Evaluation of the microbial quality of herbs, sprouts and seeds

The German public were shocked by the outbreak of EHEC in 2011. At that time, Fenugreek seed, which was imported from Egypt, was identified as the source of infection. In this research project, scientists from Germany and Egypt investigated the occurrence of potentially pathogenic organisms on seeds, sprouts and herbs and which measures could be used for an effective suppression.

Natürlich vorkommende Bakterien an Petersilie.

Naturally occurring bacteria on parsley. © A. Scherwinski

Project objective

This research project was developed against the background of the 2011 outbreak of enterohemorrhagic Escherichia coli (EHEC) in Germany which brought the microbial colonization of seeds, shoots and vegetables to public attention. At the time, epidemiological studies traced the source of the infection to Fenugreek seed imported from Egypt.

For this reason, the joint project was proposed and implemented in cooperation with the University of Cairo. The objective was to evaluate the microbial quality of herbs, sprouts and seeds and to provide recommendations for the production and management to reduce risks in plant production. The research project SproutMOs aimed to answer the following questions:

  1. Can potentially pathogenic organisms (E. coli, Salmonella spp.) be found naturally on seeds, sprouts and herbs produced in keeping with the guidelines for good agricultural practice in the field in Egypt and in greenhouses in Germany?
  2. Which measures suppress pathogenic organisms efficiently?

Use of results

Funding announcement
Funding of joint innovative projects in the area of applied research by the German-Egyptian Research Fund (GERF)

Partner region / country

Life span
1 August 2014 – 31 July 2016

Partner institutions

Leibniz Institute of Vegetable and Ornamental Crops (IGZ)

University of Cairo, Faculty of Agricultural Sciences

EVONTA Service GmbH, Radeberg

The project results show that no potentially pathogenic Escherichia coli and Salmonella strains were found on the 8 plant species tested, irrespective of whether they had been produced in Egypt or Germany. These results have been published in scientific journals and used in trainings for consultants. The possibilities to reduce the germ infestation of seeds before sprout production shown in initial experiments need to be validated in further pilot studies before issuing practical recommendations.

The project findings contribute to assessing the food safety of freshly consumed salads, herbs and sprouts.

Added value of international cooperation

Our longstanding scientific cooperation with the faculty of agricultural sciences in Cairo on bacteria-plant interaction provided the basis for the risk assessment of plants produced in Egypt and Germany carried out within in the framework of the SproutMOs project. Plant and environmental samples from two production sites in Egypt and plant samples from German greenhouse cultivation could be analyzed and assessed collaboratively according to jointly validated, identical methods in both Cairo and Großbeeren. In addition to the knowledge gained, we were able to set up a molecular biology laboratory (Joint IGZ-GIZA Lab) at the Faculty of Agricultural Sciences in Cairo thanks to additional funding from the Alexander von Humboldt Foundation and the German Academic Exchange Service, conduct first student training courses at the IGZ and in Cairo, and ensure three bachelor and master student placements in Germany.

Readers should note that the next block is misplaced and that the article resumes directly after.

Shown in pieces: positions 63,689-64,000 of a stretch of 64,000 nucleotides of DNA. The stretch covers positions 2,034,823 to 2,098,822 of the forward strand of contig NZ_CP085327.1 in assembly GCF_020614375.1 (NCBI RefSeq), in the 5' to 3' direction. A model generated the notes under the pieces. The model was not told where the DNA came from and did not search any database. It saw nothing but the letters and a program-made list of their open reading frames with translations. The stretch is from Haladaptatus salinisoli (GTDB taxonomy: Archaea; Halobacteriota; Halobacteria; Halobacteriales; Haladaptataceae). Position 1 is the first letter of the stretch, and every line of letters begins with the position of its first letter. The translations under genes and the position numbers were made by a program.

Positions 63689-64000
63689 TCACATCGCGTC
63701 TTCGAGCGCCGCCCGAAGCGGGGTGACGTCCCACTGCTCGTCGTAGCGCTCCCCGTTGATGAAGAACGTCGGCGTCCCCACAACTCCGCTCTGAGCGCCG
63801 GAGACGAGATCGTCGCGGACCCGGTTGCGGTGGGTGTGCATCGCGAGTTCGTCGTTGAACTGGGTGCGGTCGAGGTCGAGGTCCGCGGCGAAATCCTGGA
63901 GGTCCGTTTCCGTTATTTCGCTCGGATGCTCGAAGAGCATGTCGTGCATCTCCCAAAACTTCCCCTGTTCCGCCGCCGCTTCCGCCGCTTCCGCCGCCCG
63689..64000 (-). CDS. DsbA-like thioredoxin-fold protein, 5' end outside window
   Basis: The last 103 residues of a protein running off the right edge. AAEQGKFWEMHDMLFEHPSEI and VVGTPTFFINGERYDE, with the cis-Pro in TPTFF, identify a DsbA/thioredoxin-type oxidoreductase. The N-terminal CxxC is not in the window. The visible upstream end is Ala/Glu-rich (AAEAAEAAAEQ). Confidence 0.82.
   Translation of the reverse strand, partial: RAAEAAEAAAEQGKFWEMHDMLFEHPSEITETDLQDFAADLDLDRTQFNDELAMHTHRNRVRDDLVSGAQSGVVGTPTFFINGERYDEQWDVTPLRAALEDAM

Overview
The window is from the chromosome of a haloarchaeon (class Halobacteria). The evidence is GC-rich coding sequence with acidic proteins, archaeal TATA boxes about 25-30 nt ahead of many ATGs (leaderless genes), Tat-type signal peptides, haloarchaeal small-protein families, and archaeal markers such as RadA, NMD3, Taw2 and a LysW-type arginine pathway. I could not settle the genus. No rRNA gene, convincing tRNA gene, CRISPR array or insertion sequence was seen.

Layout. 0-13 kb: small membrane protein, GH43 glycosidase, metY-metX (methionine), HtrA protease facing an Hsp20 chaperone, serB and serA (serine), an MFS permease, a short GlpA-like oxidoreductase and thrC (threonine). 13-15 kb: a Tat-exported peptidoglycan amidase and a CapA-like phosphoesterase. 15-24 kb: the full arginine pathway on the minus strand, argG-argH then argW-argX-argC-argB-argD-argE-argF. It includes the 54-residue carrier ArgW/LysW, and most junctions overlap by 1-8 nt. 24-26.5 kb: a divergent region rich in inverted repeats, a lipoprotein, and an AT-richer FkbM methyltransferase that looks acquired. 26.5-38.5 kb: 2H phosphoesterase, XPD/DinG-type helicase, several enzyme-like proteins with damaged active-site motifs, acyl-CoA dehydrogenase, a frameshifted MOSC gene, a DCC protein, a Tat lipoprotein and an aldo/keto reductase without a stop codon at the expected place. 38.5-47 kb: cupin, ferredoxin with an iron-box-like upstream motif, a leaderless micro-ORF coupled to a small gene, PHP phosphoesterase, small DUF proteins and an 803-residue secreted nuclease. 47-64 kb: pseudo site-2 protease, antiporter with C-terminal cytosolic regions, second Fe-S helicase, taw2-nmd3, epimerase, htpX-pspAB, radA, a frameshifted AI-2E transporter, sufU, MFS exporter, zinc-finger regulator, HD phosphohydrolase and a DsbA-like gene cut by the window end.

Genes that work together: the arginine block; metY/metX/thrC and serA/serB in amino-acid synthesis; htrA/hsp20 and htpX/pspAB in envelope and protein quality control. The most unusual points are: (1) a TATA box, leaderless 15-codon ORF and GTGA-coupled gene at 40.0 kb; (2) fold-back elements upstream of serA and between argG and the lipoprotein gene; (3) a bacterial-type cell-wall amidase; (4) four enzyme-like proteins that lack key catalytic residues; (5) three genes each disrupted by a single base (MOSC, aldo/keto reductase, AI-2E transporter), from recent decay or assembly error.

Outstanding results and achievements of the project

Trainingskurs für Studenten an der Universität Kairo.

Training course for students at the University of Cairo.
© N. Hegazi

It was proven for the first time that it is very unlikely to find potentially pathogenic Escherichia coli and Salmonella strains occurring naturally on plants. Even after taking pre-enrichment steps and applying cultivation-independent methods (multiplex qPCR, 16S rDNA sequencing, metagenome sequencing), the target organisms were not detectable if the plants had been produced according to the guidelines of good agricultural practice and if no organisms had been introduced by external sources of infection.

In cooperation with the German Federal Institute for Risk Assessment in Berlin, the detection methods were validated on plant material and, as a final step, environmental microorganisms were serotyped. The e-ventus method for the decontamination of seeds that had been artificially infected with bacteria was tested in collaboration with EVONTA-service GmbH. Three scientific publications were published, eight lectures and posters contributed at scientific conferences, one dissertation and two Bachelor theses completed. In addition, two student training courses were conducted, with 16 and 18 participants each.


DLR Project Management Agency
European and international Cooperation
Susanne Ruppert-Elias
phone: +49 228 3821-1487

Leibniz Institute of
Vegetable and Ornamental Crops
PD Dr. Silke Ruppel
phone: +49 33701 78337